That’s the case for a Guatemalan man named Maguiber, whose family lives in Oakland. His attorneys requested that KQED not publish his last name until his immigration status is resolved.
This February, before dawn one morning in Oakland, ICE agents knocked on the door of Maguiber's home, asking about a hit-and-run. He went outside to show the agents his car registration and has been detained ever since at the West County Detention Facility in Richmond. Maguiber has three children who are U.S. citizens: Kevin, 8, Gabriela, 4, and Christopher, 2.
Yibi Heras says her husband is not a criminal.
“Like all of us, he has made mistakes,” she said. “But he’s not dangerous.”
The couple's son, Kevin, has cerebral palsy and needs extra care. Heras stays home to care for him, and her two younger children. Maguiber is applying for asylum with the help of Heras and a pro bono lawyer.
"The California legislature is currently considering several initiatives that could help to mitigate the harms of immigration detention and protect Californian families," the Human Rights Watch report says. "The purpose of the analysis set forth in this paper is to provide more detailed information on immigration detention in the state, with the goal of helping prompt better, more rights-respecting reforms."
An ICE spokeswoman wrote in a statement to KQED that the agency "may consider" whether an individual is the parent of a U.S. citizen or caretaker of a minor.
"For parents who are ordered removed, it is their decision whether or not to relocate their children with them. If parents choose to have their U.S. citizen child(ren) accompany them, ICE accommodates, to the extent practicable, the parents’ efforts to make provisions for their child(ren). As practicable, ICE will coordinate to afford detained parents or legal guardians access to counsel, consulates and consular officials, courts, and/or family members in the weeks preceding removal in order to execute documents (e.g., powers of attorney, passport applications), purchase airline tickets, and make other necessary arrangements prior to travel,” she wrote.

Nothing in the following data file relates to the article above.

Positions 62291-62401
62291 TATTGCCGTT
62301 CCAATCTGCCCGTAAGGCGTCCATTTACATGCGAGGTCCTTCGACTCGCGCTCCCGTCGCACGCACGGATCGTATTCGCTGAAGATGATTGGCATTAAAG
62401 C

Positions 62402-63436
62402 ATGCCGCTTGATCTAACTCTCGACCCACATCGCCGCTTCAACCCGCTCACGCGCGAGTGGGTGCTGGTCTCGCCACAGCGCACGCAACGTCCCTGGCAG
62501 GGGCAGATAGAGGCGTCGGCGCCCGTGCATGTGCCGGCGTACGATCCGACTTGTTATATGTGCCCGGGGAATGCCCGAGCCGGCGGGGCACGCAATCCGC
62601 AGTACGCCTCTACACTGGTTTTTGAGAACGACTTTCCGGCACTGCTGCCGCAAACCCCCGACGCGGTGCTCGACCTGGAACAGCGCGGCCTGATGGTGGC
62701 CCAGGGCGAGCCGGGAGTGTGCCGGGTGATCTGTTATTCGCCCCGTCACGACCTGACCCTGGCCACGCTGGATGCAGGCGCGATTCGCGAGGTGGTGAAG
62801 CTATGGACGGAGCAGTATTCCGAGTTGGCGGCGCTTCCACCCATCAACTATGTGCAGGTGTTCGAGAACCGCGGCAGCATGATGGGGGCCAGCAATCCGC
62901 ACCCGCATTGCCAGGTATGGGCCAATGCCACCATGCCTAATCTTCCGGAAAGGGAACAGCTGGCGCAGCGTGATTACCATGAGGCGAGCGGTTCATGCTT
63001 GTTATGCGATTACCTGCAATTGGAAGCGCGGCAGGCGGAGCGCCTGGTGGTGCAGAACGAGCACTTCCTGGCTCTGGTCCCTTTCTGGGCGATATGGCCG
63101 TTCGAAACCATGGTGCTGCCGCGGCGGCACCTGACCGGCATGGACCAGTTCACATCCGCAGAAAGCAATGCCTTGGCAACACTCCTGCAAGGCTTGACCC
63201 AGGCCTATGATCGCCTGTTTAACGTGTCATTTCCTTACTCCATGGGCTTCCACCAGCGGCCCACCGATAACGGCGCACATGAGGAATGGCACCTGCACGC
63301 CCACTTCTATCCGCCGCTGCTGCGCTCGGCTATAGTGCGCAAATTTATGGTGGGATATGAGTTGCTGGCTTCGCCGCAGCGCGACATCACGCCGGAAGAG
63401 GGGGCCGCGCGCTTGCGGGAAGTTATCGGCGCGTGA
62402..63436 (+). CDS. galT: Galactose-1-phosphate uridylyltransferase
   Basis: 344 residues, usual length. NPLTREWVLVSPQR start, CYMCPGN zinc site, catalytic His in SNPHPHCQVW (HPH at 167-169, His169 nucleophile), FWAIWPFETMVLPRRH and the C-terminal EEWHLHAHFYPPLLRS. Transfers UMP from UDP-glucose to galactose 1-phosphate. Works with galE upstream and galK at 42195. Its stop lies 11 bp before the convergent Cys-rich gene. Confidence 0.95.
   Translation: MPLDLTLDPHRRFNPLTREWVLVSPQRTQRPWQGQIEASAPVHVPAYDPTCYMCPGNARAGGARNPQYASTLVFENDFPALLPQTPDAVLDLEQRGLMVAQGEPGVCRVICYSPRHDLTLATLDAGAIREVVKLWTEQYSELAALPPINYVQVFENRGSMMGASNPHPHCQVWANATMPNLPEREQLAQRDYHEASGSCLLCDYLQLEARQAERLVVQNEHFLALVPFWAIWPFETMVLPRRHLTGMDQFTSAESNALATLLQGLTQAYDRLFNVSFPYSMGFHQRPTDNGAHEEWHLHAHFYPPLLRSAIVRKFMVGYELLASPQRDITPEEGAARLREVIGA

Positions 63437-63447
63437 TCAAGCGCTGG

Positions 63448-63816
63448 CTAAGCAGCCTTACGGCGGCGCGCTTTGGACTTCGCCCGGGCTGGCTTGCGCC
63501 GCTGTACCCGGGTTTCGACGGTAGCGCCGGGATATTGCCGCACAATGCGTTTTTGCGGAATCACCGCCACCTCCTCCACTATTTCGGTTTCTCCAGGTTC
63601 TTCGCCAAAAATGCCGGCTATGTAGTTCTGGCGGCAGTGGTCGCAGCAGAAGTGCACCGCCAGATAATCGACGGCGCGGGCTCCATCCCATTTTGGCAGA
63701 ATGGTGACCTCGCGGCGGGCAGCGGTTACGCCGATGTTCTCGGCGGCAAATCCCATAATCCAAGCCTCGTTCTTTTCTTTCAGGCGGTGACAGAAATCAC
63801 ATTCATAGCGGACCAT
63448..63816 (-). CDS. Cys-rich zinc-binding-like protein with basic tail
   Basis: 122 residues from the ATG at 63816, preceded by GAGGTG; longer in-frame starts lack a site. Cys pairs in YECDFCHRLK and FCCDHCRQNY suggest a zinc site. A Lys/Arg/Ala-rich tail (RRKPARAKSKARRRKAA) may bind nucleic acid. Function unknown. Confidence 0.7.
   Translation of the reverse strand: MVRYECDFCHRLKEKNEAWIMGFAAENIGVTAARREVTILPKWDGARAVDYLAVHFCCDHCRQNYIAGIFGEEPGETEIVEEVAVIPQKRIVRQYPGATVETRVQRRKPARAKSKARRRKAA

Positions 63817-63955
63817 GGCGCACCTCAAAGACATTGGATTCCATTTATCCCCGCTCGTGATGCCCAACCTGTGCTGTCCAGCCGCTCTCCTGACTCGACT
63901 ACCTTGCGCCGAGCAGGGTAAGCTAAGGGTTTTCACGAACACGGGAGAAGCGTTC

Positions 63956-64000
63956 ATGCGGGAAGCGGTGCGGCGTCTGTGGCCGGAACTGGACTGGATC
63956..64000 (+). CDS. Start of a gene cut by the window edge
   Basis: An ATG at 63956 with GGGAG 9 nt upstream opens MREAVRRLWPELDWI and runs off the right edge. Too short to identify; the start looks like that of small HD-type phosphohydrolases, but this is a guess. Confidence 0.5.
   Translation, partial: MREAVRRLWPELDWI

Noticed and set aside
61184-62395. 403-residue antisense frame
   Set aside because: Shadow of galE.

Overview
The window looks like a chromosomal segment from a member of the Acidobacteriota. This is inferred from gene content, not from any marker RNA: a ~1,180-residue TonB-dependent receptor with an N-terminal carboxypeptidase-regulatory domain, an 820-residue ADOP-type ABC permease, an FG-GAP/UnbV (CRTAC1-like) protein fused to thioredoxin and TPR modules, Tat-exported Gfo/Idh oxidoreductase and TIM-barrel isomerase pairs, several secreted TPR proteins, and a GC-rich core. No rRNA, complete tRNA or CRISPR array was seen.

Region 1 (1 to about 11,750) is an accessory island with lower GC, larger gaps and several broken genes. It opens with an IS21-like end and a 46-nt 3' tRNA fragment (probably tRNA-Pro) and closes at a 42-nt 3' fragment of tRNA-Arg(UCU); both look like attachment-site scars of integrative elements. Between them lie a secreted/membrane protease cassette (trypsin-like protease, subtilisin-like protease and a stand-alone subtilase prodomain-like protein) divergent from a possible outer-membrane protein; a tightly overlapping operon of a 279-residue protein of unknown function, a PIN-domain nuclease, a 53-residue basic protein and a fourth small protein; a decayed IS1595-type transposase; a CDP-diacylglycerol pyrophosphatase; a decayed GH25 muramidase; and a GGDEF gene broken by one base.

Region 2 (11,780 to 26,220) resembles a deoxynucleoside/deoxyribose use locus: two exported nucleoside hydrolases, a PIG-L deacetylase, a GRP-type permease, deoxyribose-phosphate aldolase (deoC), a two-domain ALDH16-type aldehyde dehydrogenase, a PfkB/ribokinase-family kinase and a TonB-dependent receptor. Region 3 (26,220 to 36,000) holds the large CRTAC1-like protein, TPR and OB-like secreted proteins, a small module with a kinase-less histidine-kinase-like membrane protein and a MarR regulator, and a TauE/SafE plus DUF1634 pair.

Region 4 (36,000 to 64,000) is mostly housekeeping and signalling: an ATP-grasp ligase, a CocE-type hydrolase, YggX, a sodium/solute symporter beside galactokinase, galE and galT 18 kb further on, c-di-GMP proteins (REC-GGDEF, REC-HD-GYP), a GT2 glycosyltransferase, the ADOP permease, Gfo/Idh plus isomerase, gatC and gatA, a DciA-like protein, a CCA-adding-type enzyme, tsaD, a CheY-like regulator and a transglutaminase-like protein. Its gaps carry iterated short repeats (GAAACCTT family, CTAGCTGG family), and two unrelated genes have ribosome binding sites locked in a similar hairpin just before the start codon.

Four bills moving through the state Legislature could dramatically change how immigration detention works in California.
- Senate Bill 54 would prohibit law enforcement agencies from being involved in any immigration enforcement action, bar sheriffs from contacting ICE about someone in their jail and end contracts that local municipalities have to hold immigrant detainees for ICE.
- Senate Bill 29 would phase out the contracts four California cities have with ICE to hold immigrant detainees in facilities run by private companies, hold counties and cities that house immigrant detainees in local jails to higher standards of care, make more detention records public documents and expand who could sue on behalf of immigrant detainees.
- Senate Bill 630 would prohibit counties from using state funds to expand jails that also are used to house federal prisoners, including immigrant detainees, for 10 years.
- And Senate Bill 6 would provide legal aid to anyone arrested by ICE, who is not convicted of a violent crime.